One of the biggest challenges that stop companies from adopting AI is fear of high cost. And unfortunately, this false premise is very prevalent in the education industry. In this blog post, I will tell you why cost is not a challenge for implementing AI and how much AI actually costs then.
When it comes to content management, both Netflix and educational publishers know how difficult it is to organize their data. Both handle massive amounts of data every day, and each is under pressure to deliver the right content to the right user.
It’s no secret that “blockchain” is one of the biggest buzzwords of 2018. This software rose to international fame during the “bitcoin fever” of 2017, but many mistakenly believe that its applications don’t extend beyond finance. In this blog post, we’ll reveal the surprising story on how blockchain combined with artificial intelligence (AI) will disrupt the...
If you fear artificial intelligence (AI), you're not alone.
It’s not every day that we get to look into the future of learning. But with recent artificial intelligence development in China’s classrooms, we’re taking a sneak peek of what it will look like.
Accuracy has always been important, especially for content management systems. And for the majority of time, humans have been classifying data manually. The only gauge for accuracy, for the most part, is human judgement.
It's no secret that the classroom is rapidly changing. Technology is changing how we learn at an exponential rate that we couldn't have predicted 30 years ago.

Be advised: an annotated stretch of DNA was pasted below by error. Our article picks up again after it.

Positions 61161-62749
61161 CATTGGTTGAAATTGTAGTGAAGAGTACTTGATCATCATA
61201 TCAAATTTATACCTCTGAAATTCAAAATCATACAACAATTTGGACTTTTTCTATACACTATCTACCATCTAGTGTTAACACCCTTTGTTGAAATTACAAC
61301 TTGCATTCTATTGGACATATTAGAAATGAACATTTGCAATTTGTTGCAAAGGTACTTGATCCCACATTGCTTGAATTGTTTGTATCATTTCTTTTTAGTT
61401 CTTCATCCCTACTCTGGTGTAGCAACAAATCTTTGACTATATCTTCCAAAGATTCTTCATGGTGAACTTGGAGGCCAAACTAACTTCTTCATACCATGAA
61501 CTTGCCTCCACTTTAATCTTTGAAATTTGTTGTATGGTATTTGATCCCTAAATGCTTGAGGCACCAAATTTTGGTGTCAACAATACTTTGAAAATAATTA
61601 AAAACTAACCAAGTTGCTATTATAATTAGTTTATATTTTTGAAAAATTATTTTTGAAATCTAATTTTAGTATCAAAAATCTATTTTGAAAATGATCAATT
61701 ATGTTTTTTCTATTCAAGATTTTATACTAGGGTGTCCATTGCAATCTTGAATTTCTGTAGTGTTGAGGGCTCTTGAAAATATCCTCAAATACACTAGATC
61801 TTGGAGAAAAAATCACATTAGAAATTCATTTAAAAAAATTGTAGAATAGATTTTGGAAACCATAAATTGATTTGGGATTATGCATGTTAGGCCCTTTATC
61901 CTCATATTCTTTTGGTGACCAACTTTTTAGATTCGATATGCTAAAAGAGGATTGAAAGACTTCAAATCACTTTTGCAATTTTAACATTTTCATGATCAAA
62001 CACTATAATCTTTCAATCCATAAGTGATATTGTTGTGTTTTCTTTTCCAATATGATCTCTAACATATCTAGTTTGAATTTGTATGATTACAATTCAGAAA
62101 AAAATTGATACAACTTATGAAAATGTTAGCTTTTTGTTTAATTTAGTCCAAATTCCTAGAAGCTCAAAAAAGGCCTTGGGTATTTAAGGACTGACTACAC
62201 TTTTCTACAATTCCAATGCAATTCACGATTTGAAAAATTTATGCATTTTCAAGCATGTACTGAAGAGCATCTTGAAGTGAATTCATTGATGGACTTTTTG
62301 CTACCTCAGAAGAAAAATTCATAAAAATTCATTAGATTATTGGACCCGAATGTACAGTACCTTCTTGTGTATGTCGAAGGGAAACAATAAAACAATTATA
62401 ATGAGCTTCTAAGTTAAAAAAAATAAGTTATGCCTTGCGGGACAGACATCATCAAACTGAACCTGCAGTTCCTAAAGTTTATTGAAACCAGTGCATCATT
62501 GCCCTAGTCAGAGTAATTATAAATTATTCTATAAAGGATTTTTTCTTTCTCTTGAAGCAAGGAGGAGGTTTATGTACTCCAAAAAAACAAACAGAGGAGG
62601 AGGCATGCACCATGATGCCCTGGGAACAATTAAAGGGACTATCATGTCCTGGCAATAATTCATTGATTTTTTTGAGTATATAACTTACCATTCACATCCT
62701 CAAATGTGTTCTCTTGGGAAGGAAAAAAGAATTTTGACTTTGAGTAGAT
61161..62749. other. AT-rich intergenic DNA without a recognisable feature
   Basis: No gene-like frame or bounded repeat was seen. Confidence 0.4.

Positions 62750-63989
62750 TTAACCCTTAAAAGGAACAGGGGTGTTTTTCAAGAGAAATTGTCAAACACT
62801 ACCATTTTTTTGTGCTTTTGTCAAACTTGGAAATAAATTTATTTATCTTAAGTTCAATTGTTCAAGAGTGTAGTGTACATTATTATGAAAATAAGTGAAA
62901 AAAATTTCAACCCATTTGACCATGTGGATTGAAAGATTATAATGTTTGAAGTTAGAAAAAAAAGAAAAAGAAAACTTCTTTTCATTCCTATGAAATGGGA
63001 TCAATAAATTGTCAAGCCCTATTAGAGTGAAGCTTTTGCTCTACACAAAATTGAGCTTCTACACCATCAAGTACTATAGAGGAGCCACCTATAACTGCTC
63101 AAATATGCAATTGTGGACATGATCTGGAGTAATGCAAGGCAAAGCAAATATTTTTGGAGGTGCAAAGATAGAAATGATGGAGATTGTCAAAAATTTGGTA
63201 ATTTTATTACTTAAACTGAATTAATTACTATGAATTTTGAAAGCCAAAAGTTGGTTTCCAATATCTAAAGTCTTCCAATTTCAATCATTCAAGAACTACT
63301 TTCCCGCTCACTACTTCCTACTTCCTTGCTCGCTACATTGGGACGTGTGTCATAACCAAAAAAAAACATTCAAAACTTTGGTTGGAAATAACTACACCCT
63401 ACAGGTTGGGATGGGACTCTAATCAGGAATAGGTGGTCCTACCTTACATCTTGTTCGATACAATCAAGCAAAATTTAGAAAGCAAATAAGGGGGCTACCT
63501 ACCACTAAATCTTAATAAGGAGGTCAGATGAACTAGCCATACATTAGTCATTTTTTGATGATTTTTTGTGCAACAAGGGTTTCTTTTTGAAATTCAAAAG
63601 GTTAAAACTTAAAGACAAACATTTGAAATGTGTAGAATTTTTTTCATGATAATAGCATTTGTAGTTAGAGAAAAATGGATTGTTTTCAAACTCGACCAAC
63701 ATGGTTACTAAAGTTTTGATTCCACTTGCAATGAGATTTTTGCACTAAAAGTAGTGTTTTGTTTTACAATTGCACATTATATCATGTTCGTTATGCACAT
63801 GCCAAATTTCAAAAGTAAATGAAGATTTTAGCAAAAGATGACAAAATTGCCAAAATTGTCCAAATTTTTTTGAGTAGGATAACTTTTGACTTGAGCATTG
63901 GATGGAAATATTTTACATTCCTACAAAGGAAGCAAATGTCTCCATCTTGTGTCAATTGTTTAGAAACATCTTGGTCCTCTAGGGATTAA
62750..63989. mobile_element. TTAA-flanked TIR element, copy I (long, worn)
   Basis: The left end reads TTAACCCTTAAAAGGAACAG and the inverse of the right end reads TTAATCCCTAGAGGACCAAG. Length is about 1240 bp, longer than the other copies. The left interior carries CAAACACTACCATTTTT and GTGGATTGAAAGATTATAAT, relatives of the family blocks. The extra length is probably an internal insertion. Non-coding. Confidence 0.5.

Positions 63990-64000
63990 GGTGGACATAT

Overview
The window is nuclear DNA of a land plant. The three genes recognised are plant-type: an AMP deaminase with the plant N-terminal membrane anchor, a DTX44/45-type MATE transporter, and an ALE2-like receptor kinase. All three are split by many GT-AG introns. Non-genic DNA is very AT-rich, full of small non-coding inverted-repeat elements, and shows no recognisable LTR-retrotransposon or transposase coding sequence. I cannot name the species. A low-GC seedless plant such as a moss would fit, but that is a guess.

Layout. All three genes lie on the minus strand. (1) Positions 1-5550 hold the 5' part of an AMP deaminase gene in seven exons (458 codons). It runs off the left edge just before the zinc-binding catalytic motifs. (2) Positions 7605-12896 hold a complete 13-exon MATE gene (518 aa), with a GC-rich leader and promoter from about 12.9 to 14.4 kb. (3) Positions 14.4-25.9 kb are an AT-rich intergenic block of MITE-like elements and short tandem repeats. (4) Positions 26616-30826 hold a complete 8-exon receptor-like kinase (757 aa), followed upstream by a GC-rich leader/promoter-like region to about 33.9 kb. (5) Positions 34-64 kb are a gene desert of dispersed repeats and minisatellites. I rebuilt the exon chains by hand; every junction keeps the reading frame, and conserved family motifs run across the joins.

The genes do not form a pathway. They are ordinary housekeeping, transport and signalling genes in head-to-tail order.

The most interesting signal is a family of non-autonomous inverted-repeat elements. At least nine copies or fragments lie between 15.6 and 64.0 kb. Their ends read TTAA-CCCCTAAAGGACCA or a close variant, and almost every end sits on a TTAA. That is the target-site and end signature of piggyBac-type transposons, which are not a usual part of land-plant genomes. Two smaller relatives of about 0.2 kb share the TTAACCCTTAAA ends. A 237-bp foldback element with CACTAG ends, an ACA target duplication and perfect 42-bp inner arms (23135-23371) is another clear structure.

For the majority of the world, the education model used today hasn’t changed since the industrial age. Hence, the ‘one-size-fits-all’ approach is outdated and no longer works, so then what beholds the future?
Recent investments pouring into digital language-learning have once more uncovered significant developments within our industry. Traditional textbook publishers, however, seem to constantly close their eyes for these developments. Will they survive the value innovation created by language-learning EdTech companies?
Over a decade ago, we introduced the first version of our adaptive vocabulary trainer, now called Dutch Reader, into the education space. Our product uses natural language processing and machine learning to analyze and classify news articles. At first, the product was met with great skepticism by most teachers.